Our take: Life, while wonderful, is also sometimes riddled with misfortune. Such tragedies can rock our faith and world view. In this piece for Forbes, Panos Mourdoukoutas discusses the power of reason combined with faith in helping one to overcome trials.
Four years ago, my family faced a tragic event. My sister passed away after a long illness. We were all devastated, especially my mother. For years, she would appeal to faith to find comfort for the misfortunes of life. But this time around, she wouldn't. She even stop going to the church. “God betrayed me,” she repeated with great sadness. "I did pray to save her, but it didn’t happen." But could God have saved her? Is faith sufficient to cope with misfortunes life brings our way?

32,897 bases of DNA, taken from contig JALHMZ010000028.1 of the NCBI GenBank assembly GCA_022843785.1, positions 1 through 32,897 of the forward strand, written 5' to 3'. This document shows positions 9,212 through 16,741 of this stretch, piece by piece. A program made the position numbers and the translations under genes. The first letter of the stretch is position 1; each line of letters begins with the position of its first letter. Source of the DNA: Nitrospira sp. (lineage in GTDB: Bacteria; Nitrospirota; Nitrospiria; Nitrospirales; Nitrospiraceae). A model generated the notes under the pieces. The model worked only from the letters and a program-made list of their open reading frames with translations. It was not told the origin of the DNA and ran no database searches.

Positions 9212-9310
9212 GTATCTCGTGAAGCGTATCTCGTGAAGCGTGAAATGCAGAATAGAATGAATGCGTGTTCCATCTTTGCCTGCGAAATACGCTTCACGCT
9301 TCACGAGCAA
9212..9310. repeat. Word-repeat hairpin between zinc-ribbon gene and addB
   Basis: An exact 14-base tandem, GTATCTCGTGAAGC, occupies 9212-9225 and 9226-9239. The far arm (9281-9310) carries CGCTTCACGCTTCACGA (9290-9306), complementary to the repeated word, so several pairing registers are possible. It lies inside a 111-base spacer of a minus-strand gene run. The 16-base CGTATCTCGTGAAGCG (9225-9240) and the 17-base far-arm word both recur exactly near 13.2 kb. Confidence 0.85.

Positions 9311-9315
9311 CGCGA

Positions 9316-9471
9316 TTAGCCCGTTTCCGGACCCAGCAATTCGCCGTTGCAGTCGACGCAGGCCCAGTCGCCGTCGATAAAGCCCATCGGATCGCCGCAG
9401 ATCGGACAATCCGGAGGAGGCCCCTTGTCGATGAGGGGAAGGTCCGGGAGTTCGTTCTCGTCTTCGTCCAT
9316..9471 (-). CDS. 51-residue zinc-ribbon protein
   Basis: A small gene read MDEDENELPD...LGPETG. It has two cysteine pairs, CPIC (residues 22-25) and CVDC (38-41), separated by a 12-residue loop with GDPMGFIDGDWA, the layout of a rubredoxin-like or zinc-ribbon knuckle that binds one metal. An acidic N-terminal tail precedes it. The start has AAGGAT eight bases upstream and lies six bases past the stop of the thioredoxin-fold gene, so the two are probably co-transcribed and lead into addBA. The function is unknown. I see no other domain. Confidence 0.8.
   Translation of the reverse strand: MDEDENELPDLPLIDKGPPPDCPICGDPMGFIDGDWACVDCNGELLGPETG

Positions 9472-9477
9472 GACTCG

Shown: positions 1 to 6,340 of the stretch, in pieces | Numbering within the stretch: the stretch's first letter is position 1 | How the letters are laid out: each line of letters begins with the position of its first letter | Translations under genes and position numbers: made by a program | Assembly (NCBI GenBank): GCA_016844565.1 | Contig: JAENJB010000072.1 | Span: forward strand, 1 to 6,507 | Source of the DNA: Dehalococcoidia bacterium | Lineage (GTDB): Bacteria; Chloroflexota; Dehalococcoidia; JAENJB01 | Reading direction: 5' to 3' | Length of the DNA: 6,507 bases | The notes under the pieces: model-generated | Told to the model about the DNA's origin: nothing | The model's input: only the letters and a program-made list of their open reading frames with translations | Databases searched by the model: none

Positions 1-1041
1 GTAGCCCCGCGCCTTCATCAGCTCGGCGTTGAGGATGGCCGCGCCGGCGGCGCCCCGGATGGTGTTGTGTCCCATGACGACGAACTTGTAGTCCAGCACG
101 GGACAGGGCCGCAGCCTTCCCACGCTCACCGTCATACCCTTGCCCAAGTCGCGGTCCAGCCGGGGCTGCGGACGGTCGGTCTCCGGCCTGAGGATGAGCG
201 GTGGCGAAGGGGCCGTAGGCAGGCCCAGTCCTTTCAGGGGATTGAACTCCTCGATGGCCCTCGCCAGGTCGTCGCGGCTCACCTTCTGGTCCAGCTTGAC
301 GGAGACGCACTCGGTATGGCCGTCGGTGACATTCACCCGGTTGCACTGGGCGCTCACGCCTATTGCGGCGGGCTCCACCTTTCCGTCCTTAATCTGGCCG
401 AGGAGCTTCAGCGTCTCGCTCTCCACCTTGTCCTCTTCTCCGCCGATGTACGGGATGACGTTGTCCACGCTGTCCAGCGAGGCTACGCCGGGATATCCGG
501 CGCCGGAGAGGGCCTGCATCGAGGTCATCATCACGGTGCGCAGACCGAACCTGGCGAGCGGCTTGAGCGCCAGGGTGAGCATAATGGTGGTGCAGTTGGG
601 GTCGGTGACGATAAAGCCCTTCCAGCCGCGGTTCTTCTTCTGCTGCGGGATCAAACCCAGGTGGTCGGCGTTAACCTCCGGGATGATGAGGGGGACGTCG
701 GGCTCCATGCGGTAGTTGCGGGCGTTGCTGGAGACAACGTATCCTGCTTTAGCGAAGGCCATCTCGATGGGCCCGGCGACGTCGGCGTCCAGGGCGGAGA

Trying to answer these questions, I revisited my high school philosophy books, the works of Plato, Aristotle, and Epictetus, in particular, who helped me develop a certain attitude towards life's misfortunes. Epictetus tell us to worry only about the things that are in our control, the things that can be influenced and changed by our actions, not about the things that are beyond our capacity to direct or alter.
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